SALEM, Ore. — Oregon Housing and Community Services (OHCS), together with the Oregon Department of Justice (DOJ) and the Oregon Division of Financial Regulation (DFR), part of the Department of Consumer and Business Services, has launched a new website and awareness campaign to support struggling homeowners at risk of foreclosure. The state agencies worked in partnership with Oregon Consumer Justice (OCJ) to develop www.oregonhomeownerhelp.org as a central hub for foreclosure prevention resources.
The mortgage foreclosure moratorium in Oregon expired in December 2021. With rising inflation, many households that are having trouble keeping up with living expenses may be at risk of missing a mortgage payment. Some Oregonians are not aware there may be ways to avoid foreclosure.
“We want homeowners who have fallen behind or are at risk of missing a mortgage payment to know they may have options,” said Emese Perfecto, director of the Homeownership Division at OHCS. “It can be overwhelming to receive a letter from a mortgage company. You are not alone. This website, which highlights certified housing counselors as a key resource, can help them find the best way to move forward.”
The emphasis of the awareness campaign is to direct homeowners who are worried about being able to make their mortgage payment, or who have received a foreclosure letter from their servicer, to do one of two things:
“Housing counselors can advocate on your behalf with your mortgage servicer,” said Andrew Stolfi, director of the Department of Consumer and Business Services. “If you get a call or a letter from your mortgage servicer, contact a homeownership center right away. The earlier you reach out for help, the more options you will have.”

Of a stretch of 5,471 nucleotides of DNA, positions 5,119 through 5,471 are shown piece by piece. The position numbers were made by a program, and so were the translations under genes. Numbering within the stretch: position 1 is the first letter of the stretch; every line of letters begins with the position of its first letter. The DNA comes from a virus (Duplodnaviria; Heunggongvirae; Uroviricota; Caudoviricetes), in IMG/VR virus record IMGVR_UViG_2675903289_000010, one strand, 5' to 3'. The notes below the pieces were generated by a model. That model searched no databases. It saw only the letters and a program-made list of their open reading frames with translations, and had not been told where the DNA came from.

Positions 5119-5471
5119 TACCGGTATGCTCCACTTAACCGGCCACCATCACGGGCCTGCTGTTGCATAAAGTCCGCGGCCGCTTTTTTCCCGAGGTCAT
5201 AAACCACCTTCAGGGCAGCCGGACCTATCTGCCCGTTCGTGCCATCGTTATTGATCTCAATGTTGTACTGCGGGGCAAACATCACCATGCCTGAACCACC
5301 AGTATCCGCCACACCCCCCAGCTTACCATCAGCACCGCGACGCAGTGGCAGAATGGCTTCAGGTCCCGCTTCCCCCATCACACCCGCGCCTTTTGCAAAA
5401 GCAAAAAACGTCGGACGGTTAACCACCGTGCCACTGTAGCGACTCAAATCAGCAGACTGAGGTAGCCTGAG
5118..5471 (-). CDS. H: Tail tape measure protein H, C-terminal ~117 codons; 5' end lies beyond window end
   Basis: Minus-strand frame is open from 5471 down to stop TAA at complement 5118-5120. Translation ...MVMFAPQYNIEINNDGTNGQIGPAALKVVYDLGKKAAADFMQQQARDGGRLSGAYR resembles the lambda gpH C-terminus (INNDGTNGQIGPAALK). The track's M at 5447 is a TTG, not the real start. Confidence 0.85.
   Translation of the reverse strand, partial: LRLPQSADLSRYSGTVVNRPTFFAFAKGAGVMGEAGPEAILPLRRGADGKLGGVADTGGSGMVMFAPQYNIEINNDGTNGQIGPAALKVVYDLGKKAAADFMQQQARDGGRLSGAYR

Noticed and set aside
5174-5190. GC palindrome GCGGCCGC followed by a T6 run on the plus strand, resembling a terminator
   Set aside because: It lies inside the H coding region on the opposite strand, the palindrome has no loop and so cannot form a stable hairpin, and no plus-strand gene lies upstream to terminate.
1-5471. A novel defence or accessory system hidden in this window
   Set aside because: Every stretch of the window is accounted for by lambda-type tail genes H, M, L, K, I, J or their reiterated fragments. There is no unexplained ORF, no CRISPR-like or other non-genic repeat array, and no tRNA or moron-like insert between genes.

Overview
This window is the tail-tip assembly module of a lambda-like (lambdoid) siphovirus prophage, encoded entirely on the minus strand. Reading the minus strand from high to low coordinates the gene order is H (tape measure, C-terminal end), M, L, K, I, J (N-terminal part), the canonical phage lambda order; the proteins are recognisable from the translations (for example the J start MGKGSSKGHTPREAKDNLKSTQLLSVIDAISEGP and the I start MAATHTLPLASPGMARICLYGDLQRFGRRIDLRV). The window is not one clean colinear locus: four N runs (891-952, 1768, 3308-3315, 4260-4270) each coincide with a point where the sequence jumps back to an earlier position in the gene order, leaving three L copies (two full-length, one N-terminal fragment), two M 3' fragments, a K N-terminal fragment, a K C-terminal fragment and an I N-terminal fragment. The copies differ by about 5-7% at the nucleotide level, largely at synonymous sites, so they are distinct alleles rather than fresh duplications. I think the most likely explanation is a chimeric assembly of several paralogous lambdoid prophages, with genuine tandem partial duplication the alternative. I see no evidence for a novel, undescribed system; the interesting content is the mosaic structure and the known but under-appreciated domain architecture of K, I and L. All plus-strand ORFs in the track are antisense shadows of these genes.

In addition to housing counseling services, the website can also help homeowners avoid falling victim to fraud and connect them with legal assistance.
“As the attention on foreclosures increases, so will the foreclosure-related scams. It’s important for homeowners to be on the lookout and avoid falling victim,” said Ellen M. Klem, director of Outreach and Education for the Oregon Attorney General. “The new website and awareness campaign will provide Oregonians with the information they need to stay safe from fraud during this challenging time.”
If a homeowner has provided that information to a scammer and believes they are a victim of a scam, they should do the following:
“We know that during the subprime scandal, thousands of Oregonians were targeted by scammers with a disproportionate impact on communities of color,” said Jagjit Nagra, executive director at OCJ. “Many families were displaced and have yet to recover. We want to work hard to prevent people from losing their homes due to scams.”
For more information, visit www.oregonhomeownerhelp.org or call 211 to be connected to a housing counselor that serves your area.